The confrontations and action are quite well done -- fast-paced, quite exciting, a decent chess-game of moves and counter-moves -- with a satisfying (if a bit far-fetched) conclusion of Malko saving the day (if not Operation Sunrise, on which it was pretty clear the sun was going to set as soon as the would-be king's character was revealed more closely).
       Sex is also central to The Madmen of Benghazi -- it begins with al-Senussi stark naked -- and Malko's ways with women do help propel (and complicate) matters. Apparently there's a: "longtime fiancée, Alexandra" back home (unwilling to accompany Malko to Cairo, but granting him: "a quickie on the road" as she accompanies him to the airport), but otherwise Cynthia is the center of attention. Of course, she falls for Malko, too. In any case, there's lots of sex -- usually of the hard and fast sort: de Villiers builds up a bit, but barely lingers over his descriptions, so it goes reasonably well with the flow of the novel as a whole.
       Of course, sex -- especially repeated sex -- is hard to describe well, and de Villiers does resort to some rather fanciful locutions. Yes, this is the sort of book that includes descriptions such as: "His prick was so stiff, he could have cracked nuts with it" (a trick worth seeing, one would imagine ...). And while Malko may not be superhuman in the spy-department, he apparently does have a superhuman effect on the ladies:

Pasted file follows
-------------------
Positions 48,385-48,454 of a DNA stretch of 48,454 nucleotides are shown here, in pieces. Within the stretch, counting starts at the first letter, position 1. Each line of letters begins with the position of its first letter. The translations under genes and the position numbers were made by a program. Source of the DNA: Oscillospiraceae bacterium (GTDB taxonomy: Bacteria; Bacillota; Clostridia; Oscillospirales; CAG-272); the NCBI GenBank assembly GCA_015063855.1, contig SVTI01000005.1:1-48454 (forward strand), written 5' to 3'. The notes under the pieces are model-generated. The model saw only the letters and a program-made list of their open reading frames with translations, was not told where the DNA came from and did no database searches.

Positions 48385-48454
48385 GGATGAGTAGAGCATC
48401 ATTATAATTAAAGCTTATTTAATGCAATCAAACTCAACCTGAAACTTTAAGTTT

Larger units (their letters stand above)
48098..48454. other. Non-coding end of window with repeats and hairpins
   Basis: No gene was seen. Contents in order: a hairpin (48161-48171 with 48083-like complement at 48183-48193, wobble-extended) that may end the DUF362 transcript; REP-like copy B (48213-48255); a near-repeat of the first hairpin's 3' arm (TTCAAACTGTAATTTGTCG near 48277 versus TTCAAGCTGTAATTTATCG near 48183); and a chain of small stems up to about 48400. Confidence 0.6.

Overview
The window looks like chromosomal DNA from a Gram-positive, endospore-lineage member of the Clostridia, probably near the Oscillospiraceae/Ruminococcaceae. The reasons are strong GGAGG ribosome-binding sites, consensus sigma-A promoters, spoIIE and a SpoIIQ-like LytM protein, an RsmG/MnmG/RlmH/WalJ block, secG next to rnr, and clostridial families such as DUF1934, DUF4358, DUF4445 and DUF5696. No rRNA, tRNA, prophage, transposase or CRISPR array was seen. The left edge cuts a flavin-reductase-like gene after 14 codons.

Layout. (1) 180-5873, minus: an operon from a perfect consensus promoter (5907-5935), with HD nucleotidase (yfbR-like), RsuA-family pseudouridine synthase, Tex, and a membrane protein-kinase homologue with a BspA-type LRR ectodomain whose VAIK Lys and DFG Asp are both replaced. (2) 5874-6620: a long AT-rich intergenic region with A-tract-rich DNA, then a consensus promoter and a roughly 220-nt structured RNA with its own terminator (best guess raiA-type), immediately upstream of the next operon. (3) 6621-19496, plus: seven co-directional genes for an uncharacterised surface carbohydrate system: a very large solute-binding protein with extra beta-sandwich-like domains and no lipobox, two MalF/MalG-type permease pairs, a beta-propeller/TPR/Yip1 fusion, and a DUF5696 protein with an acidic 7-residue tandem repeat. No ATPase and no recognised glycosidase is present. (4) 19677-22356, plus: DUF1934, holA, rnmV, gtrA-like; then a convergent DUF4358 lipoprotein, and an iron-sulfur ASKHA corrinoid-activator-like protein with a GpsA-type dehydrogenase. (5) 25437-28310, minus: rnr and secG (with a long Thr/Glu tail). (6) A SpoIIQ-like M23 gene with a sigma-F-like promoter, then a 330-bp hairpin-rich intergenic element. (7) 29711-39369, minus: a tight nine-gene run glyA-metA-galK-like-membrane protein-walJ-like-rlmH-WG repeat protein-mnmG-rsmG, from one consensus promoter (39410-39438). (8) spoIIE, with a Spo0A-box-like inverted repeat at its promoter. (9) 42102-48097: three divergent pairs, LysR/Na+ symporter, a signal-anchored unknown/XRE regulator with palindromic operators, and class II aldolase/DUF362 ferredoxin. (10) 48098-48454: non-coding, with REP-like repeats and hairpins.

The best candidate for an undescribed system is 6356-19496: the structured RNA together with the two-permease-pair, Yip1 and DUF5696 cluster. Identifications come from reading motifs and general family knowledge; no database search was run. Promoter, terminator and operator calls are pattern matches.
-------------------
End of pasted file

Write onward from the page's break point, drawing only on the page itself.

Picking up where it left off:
His eye caught Cynthia's, and the young woman thought she felt an electric shock in her groin. She realized that she was completely aroused and that her thighs were parting of their own accord. If Malko had taken her right there on the steps in front of everybody, she wouldn't have resisted.
       Yes, there's definitely a male-fantasy element to the S.A.S. novels, its leading man one that has women finding their thighs parting of their own accord ... but the international intrigue and action, though also simplified and fanciful, make these a cut above generic pulp spy fiction. No doubt, it's formulaic -- but if this is iteration 191, de Villiers had a fine understanding of formula, and how to vary it just enough. De Villiers had a pretty good grasp of current events, and while there's a lot that's implausible here, enough is solidly grounded in real-life events to add a feel of real substance here. Admirably, too, de Villiers doesn't try to do too much with the surrounding real events: Qaddafi's death here remains entirely incidental, and isn't forced into the story (as many thriller-writers would surely have been tempted to do).
       Yes, it's pulp spy fiction -- fairly shallow, light, and rather unbelievably over-sexed -- but it's a very satisfying example of the genre, and good lite fun.

- M.A.Orthofer, 25 July 2014

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Links:

The Madmen of Benghazi: Reviews: Gérard de Villiers: Other books of interest under review:

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About the Author:

       French pulp-thriller-author Gérard de Villiers lived 1929 to 2013.

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© 2014 the complete review